6. Sybil latched onto her, and they hugged for a solid ten minutes. They both cried, and Sun sent up a quick thanks for having a kid like the one he’d given her.
Deep Edit Points: Shared length of hug and impact on POV character.
Never Let Me Fall, Abbie Roads, 5-Time Immersion Grad
She turned in to him and gave him a hug. He stood there not sure how to react, then hugged her back, the little boy inside him clinging to the comfort his big sister offered.
Deep Edit Points: Sweet and deep.
Mad About the Marquess, Elizabeth Essex, 2-Time Immersion Grad
He shook his head and hugged her as if he could possibly contain all the impossible, contradictory feeling careering around within him. “Devil take me, I was right. I did know a thrill-seeker when I saw one.” He wrapped his arms tight around her, to show her what she meant to him. To prove to her that he did not mean to let her go.
Deep Edit Point: Amplified hug, shares what the POV character hopes to convey.
Dear Wife, Kimberly Belle, 5-Time Immersion Grad, International Bestseller
1. “Now get up here and gimme a hug so I can go.” It’s the fastest hug on record, as is my trek down the stairs.
Deep Edit Point: Humor Hit!
2. “Oh, Jeffrey, you poor, poor dear. I heard about Sabine on the evening news.” She rushes around her desk to pull me into a hug. What is the proper amount of time to stand here while a colleague holds you in her wrinkly arms? I count to three, then extricate myself.
Deep Edit Points: Universal Truth and Humor Hit!
3. She grabs me by a shoulder and yanks me in for a hug. I wasn’t expecting it, and for the first few seconds, stand stiff as a board in her arms, but she smells so good and her breasts are like two giant, soft pillows against my cheek, so I relax and give in to the embrace even though the clock is ticking. She pats me on the back with a giant paw, murmurs into my hair, “Poor, sweet girl. It gets easier, you know.”
Deep Edit Point: Super Amplified Hug. Shows emotional shift.
No blah-blah hugs in those examples.
You can see the difference between a shares-no-power hug, and a makes-your-scene-strong hug.
Amplify. Use power words. Go deep. Share subtext. Share humor hits. Share the impact on the POV character. And make every sentence cadence driven.
BLOG GUESTS: IT’S YOUR TURN!
Want to share a fresh hug?
Or comment on these hugs?
Or just say Hi?
See you on the blog!
* * * * * *
Margie Lawson left a career in psychology to focus on another passion—helping writers make their stories, characters, and words strong. Tired of the same old writing rules and tools? Try something new.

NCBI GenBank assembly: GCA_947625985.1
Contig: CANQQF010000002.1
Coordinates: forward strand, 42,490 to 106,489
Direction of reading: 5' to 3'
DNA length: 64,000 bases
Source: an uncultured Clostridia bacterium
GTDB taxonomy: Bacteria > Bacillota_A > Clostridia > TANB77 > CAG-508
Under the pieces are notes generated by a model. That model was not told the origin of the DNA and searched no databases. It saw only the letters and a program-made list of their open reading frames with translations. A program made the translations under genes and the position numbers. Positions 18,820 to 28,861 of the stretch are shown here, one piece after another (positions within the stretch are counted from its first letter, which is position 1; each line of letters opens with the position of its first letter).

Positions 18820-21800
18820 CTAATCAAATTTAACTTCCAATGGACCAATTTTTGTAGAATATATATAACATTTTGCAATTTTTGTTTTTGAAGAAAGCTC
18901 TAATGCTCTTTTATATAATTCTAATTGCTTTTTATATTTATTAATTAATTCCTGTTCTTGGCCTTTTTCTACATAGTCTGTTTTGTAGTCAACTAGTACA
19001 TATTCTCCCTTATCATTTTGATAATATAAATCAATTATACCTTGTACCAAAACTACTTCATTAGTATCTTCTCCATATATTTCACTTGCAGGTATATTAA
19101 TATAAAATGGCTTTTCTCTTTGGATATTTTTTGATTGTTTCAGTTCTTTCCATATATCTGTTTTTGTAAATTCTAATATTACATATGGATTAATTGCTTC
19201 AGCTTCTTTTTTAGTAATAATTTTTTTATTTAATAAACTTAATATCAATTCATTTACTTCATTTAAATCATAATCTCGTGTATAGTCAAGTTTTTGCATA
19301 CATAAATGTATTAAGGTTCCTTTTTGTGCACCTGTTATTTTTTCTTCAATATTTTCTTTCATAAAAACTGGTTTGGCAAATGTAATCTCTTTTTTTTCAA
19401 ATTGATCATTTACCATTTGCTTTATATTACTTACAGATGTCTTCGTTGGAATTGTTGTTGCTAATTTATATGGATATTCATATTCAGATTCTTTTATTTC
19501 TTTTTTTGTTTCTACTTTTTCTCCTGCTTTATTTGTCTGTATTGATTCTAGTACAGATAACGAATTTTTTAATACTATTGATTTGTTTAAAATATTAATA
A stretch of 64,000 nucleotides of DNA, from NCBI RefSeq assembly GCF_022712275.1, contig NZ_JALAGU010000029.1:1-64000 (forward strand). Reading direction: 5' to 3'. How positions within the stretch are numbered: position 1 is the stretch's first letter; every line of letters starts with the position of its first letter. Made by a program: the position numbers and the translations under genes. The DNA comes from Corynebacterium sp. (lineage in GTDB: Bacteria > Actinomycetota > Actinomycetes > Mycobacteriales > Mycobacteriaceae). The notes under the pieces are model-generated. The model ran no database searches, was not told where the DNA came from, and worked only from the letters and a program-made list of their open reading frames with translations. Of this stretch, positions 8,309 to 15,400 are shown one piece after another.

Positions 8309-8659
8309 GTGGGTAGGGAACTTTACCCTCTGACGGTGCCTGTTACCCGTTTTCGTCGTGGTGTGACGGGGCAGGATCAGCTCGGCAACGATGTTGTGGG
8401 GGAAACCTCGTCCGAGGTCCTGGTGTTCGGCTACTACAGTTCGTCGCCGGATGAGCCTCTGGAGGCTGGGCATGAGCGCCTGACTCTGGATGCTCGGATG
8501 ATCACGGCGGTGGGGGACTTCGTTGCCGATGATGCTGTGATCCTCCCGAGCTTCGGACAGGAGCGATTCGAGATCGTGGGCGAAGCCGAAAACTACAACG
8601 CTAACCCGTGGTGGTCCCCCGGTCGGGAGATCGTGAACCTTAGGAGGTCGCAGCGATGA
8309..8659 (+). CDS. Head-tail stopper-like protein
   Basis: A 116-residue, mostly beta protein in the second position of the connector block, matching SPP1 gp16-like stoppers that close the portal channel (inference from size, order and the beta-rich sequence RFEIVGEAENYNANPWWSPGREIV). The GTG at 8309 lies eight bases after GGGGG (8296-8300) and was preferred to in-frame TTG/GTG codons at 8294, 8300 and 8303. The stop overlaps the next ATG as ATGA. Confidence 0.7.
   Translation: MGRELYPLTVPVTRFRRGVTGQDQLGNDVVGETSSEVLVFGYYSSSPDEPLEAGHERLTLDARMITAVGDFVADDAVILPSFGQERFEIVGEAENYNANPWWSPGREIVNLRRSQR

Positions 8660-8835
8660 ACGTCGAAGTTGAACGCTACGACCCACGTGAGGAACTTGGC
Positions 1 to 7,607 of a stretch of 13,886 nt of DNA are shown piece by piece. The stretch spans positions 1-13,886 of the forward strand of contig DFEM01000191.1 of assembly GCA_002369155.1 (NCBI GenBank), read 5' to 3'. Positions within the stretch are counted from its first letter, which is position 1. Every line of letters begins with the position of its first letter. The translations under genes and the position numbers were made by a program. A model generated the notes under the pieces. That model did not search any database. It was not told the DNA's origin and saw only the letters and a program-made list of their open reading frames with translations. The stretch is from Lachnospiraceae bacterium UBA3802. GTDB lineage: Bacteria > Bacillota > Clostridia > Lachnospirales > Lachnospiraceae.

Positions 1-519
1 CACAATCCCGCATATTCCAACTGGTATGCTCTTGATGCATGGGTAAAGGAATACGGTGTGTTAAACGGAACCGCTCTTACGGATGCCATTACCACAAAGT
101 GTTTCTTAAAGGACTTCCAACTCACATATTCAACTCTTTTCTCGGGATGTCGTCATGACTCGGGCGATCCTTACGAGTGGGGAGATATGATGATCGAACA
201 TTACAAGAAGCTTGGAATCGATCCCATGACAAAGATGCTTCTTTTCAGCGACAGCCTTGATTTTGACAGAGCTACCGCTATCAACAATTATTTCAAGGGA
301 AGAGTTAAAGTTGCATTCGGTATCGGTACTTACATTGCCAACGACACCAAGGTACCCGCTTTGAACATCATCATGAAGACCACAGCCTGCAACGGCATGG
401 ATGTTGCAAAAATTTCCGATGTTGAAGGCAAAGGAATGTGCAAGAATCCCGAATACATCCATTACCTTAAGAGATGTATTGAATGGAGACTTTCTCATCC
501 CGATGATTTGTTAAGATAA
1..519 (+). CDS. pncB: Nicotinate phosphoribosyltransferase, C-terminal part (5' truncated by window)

Using a psychologically based, deep-editing approach, Margie teaches writers how to bring emotion to the page. Emotion equals power. And power not only grabs readers, it holds onto them until the end. Hundreds of Margie grads have gone on to win awards, find agents, sign with publishers, and hit bestseller lists.
As an international presenter, Margie has taught over 150 full day master classes in the U.S., Canada, Australia, New Zealand, and France, as well as multi-day intensives on cruise ships in the Caribbean. Pre-COVID, she taught over a hundred 5-day Immersion Master Classes across the U.S. and Canada and in seven cities in Australia too.
COVID Update: Immersion Master Classes are now virtual, taught through Zoom. Virtual Immersion classes are limited to six writers. They're two days long and, as always, writers get one-on-one deep editing sessions with Margie.
She presents a monthly series of "Dig Deep Webinars" and hosts a "Get Happy with Margie" open house each month too. She also founded Lawson Writer's Academy, where you'll find over 30 instructors teaching online courses through her website. To learn more, sign up for Margie's newsletter.
March Classes at Lawson Writer's Academy
- Empowering Characters' Emotions - Becky Rawnsley
- Writing Thrillers and Other Dangerous Novels - Julie Rowe
- Shortcut to Your Author Career - Sandy Vaile
(Please tag #fearlessprose in social media)
- Just-For-You Personalized Mentorship - Rhay Christou
- Navigating the Tightrope Between Historical Fact and Historical Fiction - Anne Mateer
- Essentials of Science Fiction and Fantasy - Suzanne Lazear
- Submissions that Sell - Laura Drake
- Battling the Basics: The Essentials of Writing - Sarah Hamer
- Profitable Facebook Ads - Michelle Fox
- Crazy Easy Awesome-Author Websites - Lisa Norman
- Dazzling Developmental Edits - Jenn Windrow
Top Image - Margie and Lori Freeland, West Texas Writers Conference